7. The apparatus of claim 5, wherein said vessel comprises a nettled basket having rectangular openings formed of wires having a diameter of 0.3 mm to 0.7 mm, each of said rectangular openings having sides of 1.0 mm to 1.5 mm.

8. The apparatus of claim 1, further comprising a solder oxide scooping device for scooping solder oxides floating on molten solder.

9. The apparatus of claim 8, wherein said solder oxide scooping device comprises a vessel having a discharge device for discharging the solder oxides scooped up by said vessel.

10. The apparatus of claim 9, wherein said vessel includes an underside having a plurality of openings and includes sidewalls having a plurality of openings, each of said openings having an area of 1.00 mm2 to 2.25 mm2.

11. The apparatus of claim 10, wherein said vessel is formed of a punching metal.

12. The apparatus of claim 10, wherein said vessel comprises a nettled basket having rectangular openings formed of wires having a diameter of 0.3 mm to 0.7 mm, each of said rectangular openings having sides of 1.0 mm to 1.5 mm.

13. A soldering apparatus comprising:

a solder wave shape forming device for melting solder and for forming a solder wave shape;

a separating agent dusting device for dusting solder oxides with a separating agent so as to separate solder from the solder oxides, said separating agent consisting of at least one of offal, cereal grain, cereal flour, bean flour, seed grain, seed flour, soybean-cake flour, and peanut hull flour; and

a solder oxide scraper for scraping solder oxides floating on molten solder.



14. A soldering apparatus comprising:

a solder wave shape forming device for melting solder and for forming a solder wave shape;

a separating agent dusting device for dusting solder oxides with a separating agent so as to separate solder from the solder oxides, said separating agent consisting of at least one of offal, cereal grain, cereal flour, bean flour, seed grain, seed flour, soybean-cake flour, and peanut hull flour; and

a solder oxide forcing device for forcing solder oxides floating on molten solder to flow using an inert gas.



15. A soldering apparatus comprising:

a solder heating device for melting solder; and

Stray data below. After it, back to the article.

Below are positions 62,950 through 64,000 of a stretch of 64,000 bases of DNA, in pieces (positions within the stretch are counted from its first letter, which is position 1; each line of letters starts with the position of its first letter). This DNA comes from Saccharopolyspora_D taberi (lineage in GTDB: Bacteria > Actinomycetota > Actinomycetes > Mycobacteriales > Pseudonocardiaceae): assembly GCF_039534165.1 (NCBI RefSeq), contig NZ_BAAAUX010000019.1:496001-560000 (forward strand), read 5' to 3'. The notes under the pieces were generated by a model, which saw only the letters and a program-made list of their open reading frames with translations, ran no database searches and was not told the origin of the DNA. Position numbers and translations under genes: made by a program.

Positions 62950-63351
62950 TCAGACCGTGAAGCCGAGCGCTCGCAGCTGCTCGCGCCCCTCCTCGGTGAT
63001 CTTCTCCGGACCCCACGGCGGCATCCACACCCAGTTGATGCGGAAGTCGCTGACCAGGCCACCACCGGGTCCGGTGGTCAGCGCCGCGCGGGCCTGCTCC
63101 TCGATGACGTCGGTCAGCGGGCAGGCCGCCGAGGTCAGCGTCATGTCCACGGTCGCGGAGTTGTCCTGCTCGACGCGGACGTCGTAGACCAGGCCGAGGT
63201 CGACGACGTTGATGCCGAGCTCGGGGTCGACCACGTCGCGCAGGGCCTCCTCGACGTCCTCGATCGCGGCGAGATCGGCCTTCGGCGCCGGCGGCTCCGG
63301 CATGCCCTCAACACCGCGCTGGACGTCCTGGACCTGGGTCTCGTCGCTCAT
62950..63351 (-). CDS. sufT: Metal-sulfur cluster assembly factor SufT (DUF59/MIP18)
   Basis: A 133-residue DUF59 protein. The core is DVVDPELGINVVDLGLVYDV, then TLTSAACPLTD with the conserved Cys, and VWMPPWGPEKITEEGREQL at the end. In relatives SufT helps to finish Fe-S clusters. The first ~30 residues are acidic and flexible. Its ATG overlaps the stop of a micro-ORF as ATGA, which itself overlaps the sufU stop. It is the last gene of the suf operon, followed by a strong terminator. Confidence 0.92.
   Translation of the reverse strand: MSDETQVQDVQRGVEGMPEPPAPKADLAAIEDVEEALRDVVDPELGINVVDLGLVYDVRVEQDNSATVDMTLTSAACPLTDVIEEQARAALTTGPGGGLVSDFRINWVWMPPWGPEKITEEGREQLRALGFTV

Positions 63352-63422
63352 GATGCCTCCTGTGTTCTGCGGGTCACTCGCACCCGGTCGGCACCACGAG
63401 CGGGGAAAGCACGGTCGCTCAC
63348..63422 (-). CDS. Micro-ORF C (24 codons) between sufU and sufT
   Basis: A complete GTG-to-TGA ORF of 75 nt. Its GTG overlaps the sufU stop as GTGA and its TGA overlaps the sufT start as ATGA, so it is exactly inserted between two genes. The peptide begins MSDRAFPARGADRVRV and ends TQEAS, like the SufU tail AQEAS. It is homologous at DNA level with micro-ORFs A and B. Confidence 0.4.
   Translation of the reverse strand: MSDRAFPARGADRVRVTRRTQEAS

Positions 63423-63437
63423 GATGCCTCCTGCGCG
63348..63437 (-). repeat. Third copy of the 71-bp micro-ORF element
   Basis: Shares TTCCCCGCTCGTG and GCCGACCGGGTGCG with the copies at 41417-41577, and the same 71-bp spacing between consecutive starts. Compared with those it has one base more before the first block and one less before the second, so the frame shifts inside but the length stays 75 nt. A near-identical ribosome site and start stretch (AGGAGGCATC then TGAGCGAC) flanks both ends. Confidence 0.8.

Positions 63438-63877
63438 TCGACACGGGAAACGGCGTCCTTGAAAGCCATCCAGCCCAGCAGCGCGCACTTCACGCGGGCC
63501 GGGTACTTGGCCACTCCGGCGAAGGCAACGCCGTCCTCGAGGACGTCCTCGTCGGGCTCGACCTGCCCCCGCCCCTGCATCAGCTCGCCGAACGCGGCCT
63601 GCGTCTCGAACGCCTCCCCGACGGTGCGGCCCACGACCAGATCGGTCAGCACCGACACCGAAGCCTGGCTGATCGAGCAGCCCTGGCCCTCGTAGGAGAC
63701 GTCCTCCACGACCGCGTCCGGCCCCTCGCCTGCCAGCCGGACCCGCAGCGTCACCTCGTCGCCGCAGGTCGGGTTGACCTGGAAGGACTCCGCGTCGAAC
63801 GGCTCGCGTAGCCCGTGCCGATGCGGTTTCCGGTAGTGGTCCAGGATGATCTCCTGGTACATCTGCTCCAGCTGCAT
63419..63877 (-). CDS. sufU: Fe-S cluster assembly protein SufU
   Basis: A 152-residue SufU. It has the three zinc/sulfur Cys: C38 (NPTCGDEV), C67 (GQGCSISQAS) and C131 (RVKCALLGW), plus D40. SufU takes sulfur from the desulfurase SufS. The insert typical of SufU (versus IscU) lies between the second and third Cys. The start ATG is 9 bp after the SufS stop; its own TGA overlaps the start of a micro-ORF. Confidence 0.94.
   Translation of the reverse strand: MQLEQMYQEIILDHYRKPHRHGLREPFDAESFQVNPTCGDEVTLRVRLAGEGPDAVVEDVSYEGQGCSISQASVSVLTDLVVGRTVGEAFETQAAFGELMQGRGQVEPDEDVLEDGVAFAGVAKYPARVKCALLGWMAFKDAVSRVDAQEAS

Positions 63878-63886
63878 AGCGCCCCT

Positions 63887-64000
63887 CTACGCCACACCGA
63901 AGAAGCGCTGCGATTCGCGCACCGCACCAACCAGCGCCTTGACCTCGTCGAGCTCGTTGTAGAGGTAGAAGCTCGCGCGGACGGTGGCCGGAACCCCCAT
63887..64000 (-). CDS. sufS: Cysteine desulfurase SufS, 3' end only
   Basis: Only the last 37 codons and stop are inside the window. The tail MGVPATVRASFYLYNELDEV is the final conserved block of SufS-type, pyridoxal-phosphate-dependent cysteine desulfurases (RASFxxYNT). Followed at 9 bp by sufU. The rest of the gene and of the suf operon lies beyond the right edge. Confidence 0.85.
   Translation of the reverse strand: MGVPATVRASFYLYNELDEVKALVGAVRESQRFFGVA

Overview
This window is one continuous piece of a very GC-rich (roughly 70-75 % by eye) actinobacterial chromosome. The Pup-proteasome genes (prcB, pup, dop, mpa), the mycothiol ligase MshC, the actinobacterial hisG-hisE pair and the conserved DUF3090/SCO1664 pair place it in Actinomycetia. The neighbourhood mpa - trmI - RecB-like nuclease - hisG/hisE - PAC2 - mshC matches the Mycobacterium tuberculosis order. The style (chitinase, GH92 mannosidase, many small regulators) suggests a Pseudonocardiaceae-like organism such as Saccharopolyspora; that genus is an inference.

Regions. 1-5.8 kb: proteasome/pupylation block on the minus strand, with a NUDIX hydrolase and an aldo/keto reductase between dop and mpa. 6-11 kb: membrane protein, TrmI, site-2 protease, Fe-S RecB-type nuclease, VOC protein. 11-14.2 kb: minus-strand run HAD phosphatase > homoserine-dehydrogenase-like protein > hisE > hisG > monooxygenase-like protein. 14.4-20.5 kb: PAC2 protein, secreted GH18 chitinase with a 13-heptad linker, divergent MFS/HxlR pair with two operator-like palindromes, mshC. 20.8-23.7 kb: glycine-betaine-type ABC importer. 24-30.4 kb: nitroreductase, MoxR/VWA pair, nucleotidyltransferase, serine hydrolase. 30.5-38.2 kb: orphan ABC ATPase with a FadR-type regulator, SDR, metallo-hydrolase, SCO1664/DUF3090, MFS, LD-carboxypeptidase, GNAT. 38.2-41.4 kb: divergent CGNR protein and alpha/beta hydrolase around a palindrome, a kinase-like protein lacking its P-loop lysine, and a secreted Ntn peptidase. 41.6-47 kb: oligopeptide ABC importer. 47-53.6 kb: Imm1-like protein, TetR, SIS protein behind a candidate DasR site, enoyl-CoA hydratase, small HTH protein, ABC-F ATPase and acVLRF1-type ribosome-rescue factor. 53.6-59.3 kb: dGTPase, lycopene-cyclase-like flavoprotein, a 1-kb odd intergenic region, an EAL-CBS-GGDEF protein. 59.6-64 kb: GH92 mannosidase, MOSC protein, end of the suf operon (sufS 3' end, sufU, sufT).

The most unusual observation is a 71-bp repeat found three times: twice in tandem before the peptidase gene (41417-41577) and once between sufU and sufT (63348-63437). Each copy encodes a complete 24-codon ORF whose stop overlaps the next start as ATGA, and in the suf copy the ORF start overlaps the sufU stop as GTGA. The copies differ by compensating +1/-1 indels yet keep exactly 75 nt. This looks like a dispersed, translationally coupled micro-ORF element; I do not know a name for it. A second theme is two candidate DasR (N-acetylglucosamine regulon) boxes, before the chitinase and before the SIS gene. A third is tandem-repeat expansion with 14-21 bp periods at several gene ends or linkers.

a separating agent dusting device for dusting solder oxides with a separating agent so as to separate solder from the solder oxides, said separating agent consisting of at least one of offal, cereal grain, cereal flour, bean flour, seed grain, seed flour, soybean-cake flour, and peanut hull flour.



16. The apparatus of claim 15, wherein said offal consists of at least one of rice bran, bran, wheat bran, mixed barley bran, naked barley bran, and mixed naked barley bran;

wherein said cereal grain and cereal flour consist of at least one of foxtail, deccan grass, millet, and rice;

wherein said bean flour consists of at least one of soybean, azuki bean, peanut, and coconut; and

wherein said seed grain and said seed flour consist of at least one of sesame, sunflower, palm, rapeseed, and cotton.



17. The apparatus of claim 15, further comprising a solder oxide scooping device for scooping solder oxides floating on molten solder.

18. The apparatus of claim 17, wherein said solder oxide scooping device comprises a vessel having a discharge device for discharging the solder oxides scooped up by said vessel.

19. The apparatus of claim 18, wherein said vessel comprises a nettled basket having rectangular openings formed of wires having a diameter of 0.3 mm to 0.7 mm, each of said rectangular openings having sides of 1.0 mm to 1.5 mm.

20. A soldering apparatus comprising:

a solder heating device for melting solder;

a separating agent dusting device for dusting solder oxides with a separating agent so as to separate solder from the solder oxides, said separating agent consisting of at least one of offal, cereal grain, cereal flour, bean flour, seed grain, seed flour, soybean-cake flour, and peanut hull flour; and

a solder oxide scraper for scraping solder oxides floating on molten solder.



21. A soldering apparatus comprising:

a solder heating device for melting solder;